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198.  Melillo, Jerry M., Terese (T.C.) Richmond, and Gary W. Yohe, Eds., 2014: Climate Change Impacts in the United States: The Third National Climate Assessment. U.S. Global Change Research Program, p. 17.

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199.  IPCC, 2014: Climate Change 2014: Impacts, Adaptation, and Vulnerability. Part A: Global and Sectoral Aspects. Contribution of Working Group II to the Fifth Assessment Report of the Intergovernmental Panel on Climate Change [Field, C.B., V.R. Barros, D.J. Dokken, K.J. Mach, M.D. Mastrandrea, T.E. Bilir, M. Chatterjee, K.L. Ebi, Y.O. Estrada, R.C. Genova, B. Girma, E.S. Kissel, A.N. Levy, S. MacCracken, P.R. Mastrandrea, and L.L. White (eds.)]. Cambridge University Press, p. 796.

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200.  NRC, 2013: Climate and Social Stress: Implications for Security Analysis. The National Academies Press, p. 18.

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201.  CRR, 684 F.3d at 117 (D.C. Cir. 2012), reh'g en banc denied, 2012 U.S. App. LEXIS 25997, 26313, 26315 (D.C. Cir. 2012); see also Utility Air Reg. Group v. EPA, 134 S. Ct. at 2438 (2014).

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202.  As detailed in the 2009 Endangerment Finding proposal (74 FR at 18904) and continuing today, the UNFCCC, the U.S. and other Parties report their annual emissions of the six GHGs in CO2-equivalent units. This facilitates comparisons of the multiple GHGs from different sources and from different countries, and provides a measure of the collective warming potential of multiple GHGs. Emissions of different GHGs are compared using GWPs, which as described in section IV.B of this document are measures of the warming impact of a pulse of emissions of a given substance over 100 years relative to the same mass of CO2. Therefore, GWP-weighted emissions are measured in teragrams of CO2 equivalent (Tg CO2 eq). One teragram (Tg) = 1 million metric tons = 1 megatonne (Mt). 1 metric ton = 1,000 kilograms = 1.102 short tons = 2,205 lbs. The EPA's Greenhouse Gas Reporting Program (http://www.epa.gov/​ghgreporting/​index.html (last accessed April 8, 2016)) also reports GHG emissions on a CO2-equivalent basis, recognizing the common and collective treatment of these six well-mixed GHGs.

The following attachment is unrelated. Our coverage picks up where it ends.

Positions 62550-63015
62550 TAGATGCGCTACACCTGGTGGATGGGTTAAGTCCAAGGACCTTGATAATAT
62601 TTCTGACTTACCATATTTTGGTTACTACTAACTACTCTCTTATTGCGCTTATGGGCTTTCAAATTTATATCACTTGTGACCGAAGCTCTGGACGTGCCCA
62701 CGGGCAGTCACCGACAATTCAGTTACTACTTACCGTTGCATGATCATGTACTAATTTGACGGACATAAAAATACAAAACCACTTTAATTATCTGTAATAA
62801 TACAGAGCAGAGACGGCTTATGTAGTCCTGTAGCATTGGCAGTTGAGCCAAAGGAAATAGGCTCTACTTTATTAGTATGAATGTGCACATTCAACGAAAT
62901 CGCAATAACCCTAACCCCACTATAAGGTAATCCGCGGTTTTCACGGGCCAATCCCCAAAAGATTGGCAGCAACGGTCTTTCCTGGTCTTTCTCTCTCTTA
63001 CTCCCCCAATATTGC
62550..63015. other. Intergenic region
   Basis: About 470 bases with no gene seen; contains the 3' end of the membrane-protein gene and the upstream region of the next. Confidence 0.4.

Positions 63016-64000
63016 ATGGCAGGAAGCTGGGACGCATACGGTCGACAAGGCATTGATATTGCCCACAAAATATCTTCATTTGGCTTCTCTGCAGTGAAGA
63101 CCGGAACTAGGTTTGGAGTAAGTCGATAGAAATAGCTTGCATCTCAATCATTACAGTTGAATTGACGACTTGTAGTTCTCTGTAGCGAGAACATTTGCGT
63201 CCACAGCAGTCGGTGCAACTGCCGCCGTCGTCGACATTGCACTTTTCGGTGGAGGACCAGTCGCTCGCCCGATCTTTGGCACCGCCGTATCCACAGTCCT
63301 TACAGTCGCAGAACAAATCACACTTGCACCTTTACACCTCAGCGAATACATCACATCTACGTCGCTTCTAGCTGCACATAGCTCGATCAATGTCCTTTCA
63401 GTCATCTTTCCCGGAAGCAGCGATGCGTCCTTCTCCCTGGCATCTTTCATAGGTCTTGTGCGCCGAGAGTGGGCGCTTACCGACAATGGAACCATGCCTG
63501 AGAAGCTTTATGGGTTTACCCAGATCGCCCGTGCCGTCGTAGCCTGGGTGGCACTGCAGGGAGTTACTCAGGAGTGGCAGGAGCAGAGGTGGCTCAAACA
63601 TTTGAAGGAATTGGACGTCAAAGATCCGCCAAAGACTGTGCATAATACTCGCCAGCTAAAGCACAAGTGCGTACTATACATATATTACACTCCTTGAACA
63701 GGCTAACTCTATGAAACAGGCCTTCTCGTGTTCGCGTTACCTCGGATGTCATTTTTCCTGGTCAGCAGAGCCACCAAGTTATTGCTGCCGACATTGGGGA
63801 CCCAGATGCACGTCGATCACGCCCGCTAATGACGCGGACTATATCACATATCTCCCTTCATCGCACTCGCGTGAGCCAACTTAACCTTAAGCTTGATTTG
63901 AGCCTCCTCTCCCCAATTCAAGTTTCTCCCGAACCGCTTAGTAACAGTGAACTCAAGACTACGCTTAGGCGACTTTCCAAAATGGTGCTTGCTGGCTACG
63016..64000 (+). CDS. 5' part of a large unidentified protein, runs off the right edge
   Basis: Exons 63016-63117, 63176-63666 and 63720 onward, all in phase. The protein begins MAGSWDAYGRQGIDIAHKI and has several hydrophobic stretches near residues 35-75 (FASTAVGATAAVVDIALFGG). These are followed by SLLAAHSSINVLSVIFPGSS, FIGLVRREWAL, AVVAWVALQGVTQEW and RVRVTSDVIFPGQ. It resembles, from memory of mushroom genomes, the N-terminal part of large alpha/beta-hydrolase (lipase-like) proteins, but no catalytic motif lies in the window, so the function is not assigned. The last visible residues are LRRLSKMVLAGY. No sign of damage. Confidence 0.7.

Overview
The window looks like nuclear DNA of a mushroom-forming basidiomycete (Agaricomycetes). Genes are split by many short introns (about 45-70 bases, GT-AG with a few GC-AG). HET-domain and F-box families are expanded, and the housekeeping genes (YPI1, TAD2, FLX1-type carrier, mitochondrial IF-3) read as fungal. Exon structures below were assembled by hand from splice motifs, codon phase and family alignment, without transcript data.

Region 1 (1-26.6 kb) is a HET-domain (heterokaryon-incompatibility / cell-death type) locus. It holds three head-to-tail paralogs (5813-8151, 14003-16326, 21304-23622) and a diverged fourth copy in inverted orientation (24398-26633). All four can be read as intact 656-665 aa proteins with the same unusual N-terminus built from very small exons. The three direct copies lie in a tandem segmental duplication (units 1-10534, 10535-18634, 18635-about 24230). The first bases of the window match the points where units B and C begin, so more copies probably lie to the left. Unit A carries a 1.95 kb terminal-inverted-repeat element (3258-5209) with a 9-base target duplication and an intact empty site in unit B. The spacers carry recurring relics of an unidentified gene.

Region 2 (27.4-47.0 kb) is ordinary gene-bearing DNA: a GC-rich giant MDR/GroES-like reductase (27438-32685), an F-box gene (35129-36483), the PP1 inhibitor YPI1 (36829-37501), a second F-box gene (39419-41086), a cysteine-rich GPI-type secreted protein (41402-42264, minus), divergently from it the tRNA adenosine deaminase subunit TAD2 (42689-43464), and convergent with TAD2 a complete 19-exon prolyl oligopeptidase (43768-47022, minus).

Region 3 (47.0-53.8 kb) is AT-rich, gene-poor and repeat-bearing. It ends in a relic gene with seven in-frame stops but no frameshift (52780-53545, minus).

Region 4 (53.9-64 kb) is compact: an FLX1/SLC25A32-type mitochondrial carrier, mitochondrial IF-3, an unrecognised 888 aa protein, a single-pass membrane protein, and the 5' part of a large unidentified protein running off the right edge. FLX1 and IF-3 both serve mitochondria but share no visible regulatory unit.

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203.  In the 2009 Endangerment Finding, the Administrator found that four of the six gases that were included in the definition of the air pollutant were emitted by section 202 sources. 74 FR at 66537.

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204.  74 FR at 66517-19; 80 FR at 37774-85.

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205.  80 FR at 37774-85, and 37787.

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206.  Biogenic CO2 Coalition, 2015: Comments on EPA's Proposed Finding That Greenhouse Gas Emissions From Aircraft Cause or Contribute to Air Pollution That May Reasonably Be Anticipated To Endanger Public Health and Welfare, 80 FR 37757 (July 1, 2015). Docket ID number EPA-HQ-OAR-2014-0828-0916. Available at www.regulations.gov (last accessed April 11, 2016).

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207.  EPA, 2009. Response to Comments document, Volume 9: The Endangerment Finding, EPA-HQ-OAR-2009-0171-11676. Available at www.regulations.gov (last accessed April 11, 2016).

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208.  U.S. EPA, 2016: Inventory of U.S. Greenhouse Gas Emissions and Sinks: 1990-2014, 1,052 pp., U.S. EPA Office of Air and Radiation, EPA 430-R-16-002, April 2016. Available at: www3.epa.gov/​climatechange/​ghgemissions/​usinventoryreport.html (last accessed June 14, 2016).